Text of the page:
Saturday, July 12, 2008
Tulisse Antoinette "Toni" Onstott was my high school history teacher. When she married a local boy, the cowboy son of a famous ranching family who was at the time working as the school custodian, Mike Murdock, she went from being "Miss Onstott" to "Mrs. Murdock."
I loved the sound of her name, Tulisse Antoinette. Very French. Very exotic. There was a little ditty that some of us wrote in the back of a school bus once coming back from one of many long school trips, probably to a basketball tournament or a music festival, to the tune of the children's song "Alouette, gentille Alouette." Her name fit perfectly to the music.
I remember writing a paper for her on "The Heathen Chinee" (Chinese labor used in southwestern Wyoming on building the Union Pacific Railroad line), and participating in many interesting projects and discussions in her classes, debates on welfare reform, and extended school trips to the State Legislature. I also remember a rather uncomfortable moment getting caught passing a note with a friend and classmate (our desks were in a semicircle at the time), and the aftermath of that insensitive lapse in judgment (to this day, I can recall the contents of that note, and her comments following). I wish I had been more interested in history then. I wish she knew how much more interested I am in it now. Still, she apparently had some faith in me, and I remember well her attendance at my high school graduation, where I was valedictorian, and her congratulating me afterwards with tears in her eyes, apparently moved by my speech which was really distinctive only for its brevity.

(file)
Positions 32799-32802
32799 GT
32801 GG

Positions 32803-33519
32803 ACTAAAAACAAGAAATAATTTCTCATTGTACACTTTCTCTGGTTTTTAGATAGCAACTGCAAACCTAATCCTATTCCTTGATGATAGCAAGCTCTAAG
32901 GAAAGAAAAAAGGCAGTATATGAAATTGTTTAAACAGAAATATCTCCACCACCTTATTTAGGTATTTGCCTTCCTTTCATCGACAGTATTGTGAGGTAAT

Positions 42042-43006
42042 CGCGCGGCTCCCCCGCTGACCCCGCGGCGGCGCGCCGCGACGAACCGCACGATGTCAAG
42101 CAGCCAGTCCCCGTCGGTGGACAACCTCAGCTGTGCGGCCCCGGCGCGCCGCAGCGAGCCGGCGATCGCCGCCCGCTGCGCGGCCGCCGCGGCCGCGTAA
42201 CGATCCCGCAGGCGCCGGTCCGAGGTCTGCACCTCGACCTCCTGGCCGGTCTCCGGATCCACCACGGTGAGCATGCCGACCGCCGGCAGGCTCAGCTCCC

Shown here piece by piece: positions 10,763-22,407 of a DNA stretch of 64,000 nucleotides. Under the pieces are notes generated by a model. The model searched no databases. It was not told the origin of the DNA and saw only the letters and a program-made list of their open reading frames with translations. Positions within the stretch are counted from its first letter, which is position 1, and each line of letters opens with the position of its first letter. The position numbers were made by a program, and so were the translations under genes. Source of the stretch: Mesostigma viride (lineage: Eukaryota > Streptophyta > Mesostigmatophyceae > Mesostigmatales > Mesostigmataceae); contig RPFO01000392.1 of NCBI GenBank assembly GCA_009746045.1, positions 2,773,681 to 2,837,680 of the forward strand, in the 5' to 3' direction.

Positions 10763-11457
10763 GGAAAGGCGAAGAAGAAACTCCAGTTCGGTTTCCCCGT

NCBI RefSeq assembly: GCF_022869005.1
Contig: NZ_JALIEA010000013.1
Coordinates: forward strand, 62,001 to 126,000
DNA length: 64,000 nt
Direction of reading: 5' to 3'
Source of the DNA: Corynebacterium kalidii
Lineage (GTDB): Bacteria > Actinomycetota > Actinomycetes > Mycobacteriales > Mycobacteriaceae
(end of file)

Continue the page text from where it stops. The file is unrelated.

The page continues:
( I can still remember the high point of that short speech, a quote by Francoise Hardy: "There are so many dreams beyond your night, and so much sunshine beyond your grey walls, but you can't see it because you stay at home. There is so much sky above your roof. Is your door so old that it won't open, or are you staying at home because you're afraid of catching a chill?")
She gave me a record album as a graduation gift. If I'm not mistaken, it was John Denver, probably "Rocky Mountain High." I was touched by her generosity and her kindness on that occasion, and it occurred to me that whatever misdeeds I'd done in her classroom, she genuinely had an interest in me as a person, and yes, it was possible, thought maybe I had some potential.
I left town two weeks after graduation and headed straight for college, and never looked back. Toni, a New Mexico native with a background in social work and aspirations to go to law school, also left Sublette County and moved onward.
I saw some years back that she had become President of Antioch College in Seattle, and more recently noticed that she is now Chancellor of the entire Antioch University system nationwide, and has found herself in the middle of academic controversy spilling out onto the pages of The New York Times.